Speaking of shields, Kay Olson Freeman forwarded this item (part of a funding appeal) from the Historical Society of Pennsylvania. The Society recently completed the cleaning and conservation of a Fractional Currency Shield in their collection.
This collection of Civil War currency had been in storage for years and was covered in grime and dirt. The conservation staff at the Historical Society of Pennsylvania (HSP) spent hours carefully cleaning, unfolding, and flattening the document. The photos at right show our staff hard at work.
Today this currency collection--in the shape of a shield--is clean, mended, and flat (see photo below). Writing, which had been hidden by a linen backing, was discovered on its reverse. Thanks to the efforts of our conservation staff, we now know even more about this object, and it is available to any HSP visitor interested in learning more about the Civil War.
This work is possible only through the generous support of friends like you! So far during our December fundraising drive, HSP has raised over $7,000 to protect our historic documents. Will you help us reach our goal of $10,000 before December 30?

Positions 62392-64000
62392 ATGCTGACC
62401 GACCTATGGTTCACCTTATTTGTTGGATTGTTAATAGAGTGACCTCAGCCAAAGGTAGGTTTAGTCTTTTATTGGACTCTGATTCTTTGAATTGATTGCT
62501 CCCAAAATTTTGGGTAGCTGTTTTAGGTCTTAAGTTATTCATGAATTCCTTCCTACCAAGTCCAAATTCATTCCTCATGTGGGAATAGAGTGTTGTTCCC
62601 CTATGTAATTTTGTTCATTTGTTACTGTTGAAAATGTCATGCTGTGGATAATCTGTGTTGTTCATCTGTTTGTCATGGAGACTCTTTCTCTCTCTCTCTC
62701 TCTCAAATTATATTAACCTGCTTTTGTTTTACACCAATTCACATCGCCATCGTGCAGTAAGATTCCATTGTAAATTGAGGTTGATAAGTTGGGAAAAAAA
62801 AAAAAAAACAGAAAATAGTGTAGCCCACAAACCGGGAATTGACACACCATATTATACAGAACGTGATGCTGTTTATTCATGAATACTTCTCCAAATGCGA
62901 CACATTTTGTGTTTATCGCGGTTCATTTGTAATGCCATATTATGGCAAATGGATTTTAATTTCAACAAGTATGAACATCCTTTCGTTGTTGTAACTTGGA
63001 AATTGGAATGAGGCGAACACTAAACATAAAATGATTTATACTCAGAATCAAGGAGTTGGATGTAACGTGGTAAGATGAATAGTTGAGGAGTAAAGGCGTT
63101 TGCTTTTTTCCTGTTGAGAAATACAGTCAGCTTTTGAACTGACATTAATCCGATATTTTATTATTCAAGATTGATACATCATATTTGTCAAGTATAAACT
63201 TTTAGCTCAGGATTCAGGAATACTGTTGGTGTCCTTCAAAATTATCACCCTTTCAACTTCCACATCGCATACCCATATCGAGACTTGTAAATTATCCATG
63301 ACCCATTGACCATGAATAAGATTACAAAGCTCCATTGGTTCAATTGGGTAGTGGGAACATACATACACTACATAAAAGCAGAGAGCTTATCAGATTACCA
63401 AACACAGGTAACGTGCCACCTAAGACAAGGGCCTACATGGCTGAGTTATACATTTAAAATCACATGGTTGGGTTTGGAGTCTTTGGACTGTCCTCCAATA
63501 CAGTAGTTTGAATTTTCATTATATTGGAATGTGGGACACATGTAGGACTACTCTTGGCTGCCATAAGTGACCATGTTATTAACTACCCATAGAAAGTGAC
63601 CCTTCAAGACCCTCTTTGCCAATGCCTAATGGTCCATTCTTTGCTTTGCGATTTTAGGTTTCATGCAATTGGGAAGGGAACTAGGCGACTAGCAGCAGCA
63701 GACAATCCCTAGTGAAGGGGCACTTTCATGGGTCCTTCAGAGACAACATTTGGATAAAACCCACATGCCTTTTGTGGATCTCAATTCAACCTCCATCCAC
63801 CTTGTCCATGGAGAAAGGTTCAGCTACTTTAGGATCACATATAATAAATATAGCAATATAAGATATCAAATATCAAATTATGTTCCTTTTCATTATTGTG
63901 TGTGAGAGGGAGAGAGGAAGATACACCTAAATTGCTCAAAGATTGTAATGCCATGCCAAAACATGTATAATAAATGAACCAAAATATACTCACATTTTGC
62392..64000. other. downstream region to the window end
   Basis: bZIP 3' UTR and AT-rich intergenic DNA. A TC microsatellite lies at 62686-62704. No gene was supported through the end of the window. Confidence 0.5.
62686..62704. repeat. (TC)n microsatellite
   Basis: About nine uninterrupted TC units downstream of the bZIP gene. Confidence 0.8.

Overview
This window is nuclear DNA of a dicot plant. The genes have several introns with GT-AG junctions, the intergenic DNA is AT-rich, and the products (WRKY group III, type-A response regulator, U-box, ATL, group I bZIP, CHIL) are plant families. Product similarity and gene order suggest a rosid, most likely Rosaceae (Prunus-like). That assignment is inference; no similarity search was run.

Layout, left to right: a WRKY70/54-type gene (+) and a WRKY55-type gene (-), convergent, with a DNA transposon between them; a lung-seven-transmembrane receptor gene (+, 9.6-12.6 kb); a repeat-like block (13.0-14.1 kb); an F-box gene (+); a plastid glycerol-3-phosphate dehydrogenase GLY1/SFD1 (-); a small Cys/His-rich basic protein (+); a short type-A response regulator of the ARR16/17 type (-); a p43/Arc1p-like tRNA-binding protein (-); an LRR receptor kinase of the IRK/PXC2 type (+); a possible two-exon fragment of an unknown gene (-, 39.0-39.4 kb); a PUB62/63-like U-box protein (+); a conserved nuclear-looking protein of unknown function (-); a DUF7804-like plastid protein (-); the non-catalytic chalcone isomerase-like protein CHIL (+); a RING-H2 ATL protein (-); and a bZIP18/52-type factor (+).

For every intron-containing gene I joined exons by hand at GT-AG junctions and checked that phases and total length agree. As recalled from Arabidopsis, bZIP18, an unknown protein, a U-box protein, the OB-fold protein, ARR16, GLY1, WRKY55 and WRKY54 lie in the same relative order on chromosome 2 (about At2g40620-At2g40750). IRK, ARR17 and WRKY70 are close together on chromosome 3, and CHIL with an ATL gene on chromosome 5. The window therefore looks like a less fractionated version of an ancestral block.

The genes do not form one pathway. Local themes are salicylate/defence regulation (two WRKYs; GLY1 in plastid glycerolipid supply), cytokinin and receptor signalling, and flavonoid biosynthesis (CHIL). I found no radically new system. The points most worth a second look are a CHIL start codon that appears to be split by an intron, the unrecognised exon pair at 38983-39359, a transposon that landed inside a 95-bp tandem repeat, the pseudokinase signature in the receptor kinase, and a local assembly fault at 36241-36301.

To read the complete article, see:
Dirty and Grimy No More! -Civil War currency
Fractional currency shields are made up of thirty nine specimens that are glued to a cardboard back. A total of twenty fronts and nineteen backs make up a shield. These shields were made between June, 1866 and May, 1869. There are three type of shields and they are determined by the color of their background (grey, pink and green).
Most of the shields in existence show water damage. They were stored in the treasury and were damaged during a flood. The population of the shields are as follows: 200-400 grey shields, 20-25 pink shields and 10-14 green shields. Only the pink and green shields have the Grant/Sherman specimens with Colby and Spinner hand signed signatures.
These shields were produced to stem counterfeiting. The government wanted to place them in banks and post offices so that a person could compare their notes with the notes on the shields to see if their notes were counterfeit. This idea never became popular since these institutions didn't want to buy the shields.
For more information on Fractional Currency Shields, see:
FRACTIONAL CURRENCY SHIELDS
Wayne Homren, Editor
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